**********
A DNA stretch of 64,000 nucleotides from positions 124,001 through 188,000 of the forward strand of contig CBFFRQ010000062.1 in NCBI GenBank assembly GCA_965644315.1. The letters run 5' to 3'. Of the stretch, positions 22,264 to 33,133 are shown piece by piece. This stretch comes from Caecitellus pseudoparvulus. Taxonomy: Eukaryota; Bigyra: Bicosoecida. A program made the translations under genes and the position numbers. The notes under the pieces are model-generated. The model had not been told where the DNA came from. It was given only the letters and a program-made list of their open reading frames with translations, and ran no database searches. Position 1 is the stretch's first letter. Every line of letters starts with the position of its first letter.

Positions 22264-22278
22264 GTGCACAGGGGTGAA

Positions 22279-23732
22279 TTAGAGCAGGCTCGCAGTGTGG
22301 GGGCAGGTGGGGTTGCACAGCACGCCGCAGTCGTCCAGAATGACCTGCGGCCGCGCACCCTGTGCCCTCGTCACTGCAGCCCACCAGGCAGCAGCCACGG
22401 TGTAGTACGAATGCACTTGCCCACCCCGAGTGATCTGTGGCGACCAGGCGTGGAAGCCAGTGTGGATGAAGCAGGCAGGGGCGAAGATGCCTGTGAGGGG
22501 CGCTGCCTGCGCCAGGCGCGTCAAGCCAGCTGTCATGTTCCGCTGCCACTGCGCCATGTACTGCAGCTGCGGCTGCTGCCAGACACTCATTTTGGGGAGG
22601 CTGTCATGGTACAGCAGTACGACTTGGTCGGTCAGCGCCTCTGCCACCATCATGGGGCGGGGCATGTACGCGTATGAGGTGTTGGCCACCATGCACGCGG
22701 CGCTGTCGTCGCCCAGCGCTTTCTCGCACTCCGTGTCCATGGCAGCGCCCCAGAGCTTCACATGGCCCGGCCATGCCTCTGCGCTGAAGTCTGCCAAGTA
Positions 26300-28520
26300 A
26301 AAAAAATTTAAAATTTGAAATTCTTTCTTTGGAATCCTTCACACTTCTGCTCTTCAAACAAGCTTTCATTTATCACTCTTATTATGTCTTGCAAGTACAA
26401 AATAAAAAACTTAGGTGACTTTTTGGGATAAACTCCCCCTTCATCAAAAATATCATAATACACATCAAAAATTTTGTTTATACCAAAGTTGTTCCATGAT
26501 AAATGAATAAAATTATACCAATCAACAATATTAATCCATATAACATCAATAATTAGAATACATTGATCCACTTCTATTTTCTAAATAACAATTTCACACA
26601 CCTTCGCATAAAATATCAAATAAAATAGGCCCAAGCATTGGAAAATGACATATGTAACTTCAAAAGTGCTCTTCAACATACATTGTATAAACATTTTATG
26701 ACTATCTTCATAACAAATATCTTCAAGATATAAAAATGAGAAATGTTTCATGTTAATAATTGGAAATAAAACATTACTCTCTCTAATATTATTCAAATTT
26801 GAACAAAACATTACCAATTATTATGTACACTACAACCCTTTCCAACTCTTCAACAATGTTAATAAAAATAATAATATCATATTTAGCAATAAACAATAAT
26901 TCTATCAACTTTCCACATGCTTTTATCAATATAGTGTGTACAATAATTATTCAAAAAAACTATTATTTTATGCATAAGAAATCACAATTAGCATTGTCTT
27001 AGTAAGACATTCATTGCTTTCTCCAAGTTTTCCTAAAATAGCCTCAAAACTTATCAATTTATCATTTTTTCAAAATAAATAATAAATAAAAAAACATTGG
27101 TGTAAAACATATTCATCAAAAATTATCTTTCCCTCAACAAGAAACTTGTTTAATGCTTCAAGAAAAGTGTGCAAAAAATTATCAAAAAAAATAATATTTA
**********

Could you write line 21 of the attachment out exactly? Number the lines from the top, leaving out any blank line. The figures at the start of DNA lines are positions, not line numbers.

27101 TGTAAAACATATTCATCAAAAATTATCTTTCCCTCAACAAGAAACTTGTTTAATGCTTCAAGAAAAGTGTGCAAAAAATTATCAAAAAAAATAATATTTA